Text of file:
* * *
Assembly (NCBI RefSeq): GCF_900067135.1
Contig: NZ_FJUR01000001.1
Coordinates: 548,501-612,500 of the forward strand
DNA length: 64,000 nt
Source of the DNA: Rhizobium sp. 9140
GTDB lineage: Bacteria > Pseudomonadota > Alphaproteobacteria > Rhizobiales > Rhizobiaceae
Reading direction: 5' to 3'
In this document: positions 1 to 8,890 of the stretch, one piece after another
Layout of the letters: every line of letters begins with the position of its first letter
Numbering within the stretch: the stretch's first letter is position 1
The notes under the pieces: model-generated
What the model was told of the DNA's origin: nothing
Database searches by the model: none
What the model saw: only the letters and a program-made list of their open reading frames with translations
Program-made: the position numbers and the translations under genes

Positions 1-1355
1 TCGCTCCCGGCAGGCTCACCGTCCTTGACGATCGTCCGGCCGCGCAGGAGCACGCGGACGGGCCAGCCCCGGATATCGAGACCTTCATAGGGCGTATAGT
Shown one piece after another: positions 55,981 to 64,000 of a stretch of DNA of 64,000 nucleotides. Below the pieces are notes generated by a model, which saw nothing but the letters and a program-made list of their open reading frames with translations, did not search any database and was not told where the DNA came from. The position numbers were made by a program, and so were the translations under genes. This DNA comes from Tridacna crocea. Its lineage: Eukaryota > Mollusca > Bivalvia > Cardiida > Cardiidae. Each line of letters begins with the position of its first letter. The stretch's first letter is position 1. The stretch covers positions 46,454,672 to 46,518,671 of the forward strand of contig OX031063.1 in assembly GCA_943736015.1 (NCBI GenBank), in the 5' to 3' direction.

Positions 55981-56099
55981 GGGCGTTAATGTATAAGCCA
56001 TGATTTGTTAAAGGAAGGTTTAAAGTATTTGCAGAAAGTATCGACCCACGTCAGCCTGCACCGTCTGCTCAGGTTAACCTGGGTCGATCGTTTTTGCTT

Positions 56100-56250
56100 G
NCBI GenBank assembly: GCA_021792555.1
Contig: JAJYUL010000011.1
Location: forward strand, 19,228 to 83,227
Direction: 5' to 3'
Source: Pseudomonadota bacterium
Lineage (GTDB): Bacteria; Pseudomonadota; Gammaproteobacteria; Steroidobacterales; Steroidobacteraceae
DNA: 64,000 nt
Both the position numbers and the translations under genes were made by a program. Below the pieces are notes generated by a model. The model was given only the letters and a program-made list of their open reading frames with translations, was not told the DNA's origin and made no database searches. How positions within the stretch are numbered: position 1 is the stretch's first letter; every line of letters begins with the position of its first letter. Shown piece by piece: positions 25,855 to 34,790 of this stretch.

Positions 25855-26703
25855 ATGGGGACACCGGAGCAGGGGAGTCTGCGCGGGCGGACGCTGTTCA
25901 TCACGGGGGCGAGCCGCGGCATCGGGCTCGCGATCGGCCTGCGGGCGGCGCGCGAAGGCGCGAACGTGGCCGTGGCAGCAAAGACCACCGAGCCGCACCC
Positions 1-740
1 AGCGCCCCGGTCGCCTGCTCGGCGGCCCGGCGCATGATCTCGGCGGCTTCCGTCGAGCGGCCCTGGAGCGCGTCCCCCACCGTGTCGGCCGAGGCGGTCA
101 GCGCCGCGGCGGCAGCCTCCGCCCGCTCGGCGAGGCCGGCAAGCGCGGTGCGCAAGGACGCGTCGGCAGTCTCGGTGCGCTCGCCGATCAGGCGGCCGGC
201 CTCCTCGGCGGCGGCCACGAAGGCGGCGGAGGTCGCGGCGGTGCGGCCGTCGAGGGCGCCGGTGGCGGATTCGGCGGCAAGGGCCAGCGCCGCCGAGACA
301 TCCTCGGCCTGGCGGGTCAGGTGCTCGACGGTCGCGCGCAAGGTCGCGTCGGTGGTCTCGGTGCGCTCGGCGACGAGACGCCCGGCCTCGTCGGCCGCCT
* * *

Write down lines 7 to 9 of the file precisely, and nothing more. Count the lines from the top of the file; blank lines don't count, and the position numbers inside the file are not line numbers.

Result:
Reading direction: 5' to 3'
In this document: positions 1 to 8,890 of the stretch, one piece after another
Layout of the letters: every line of letters begins with the position of its first letter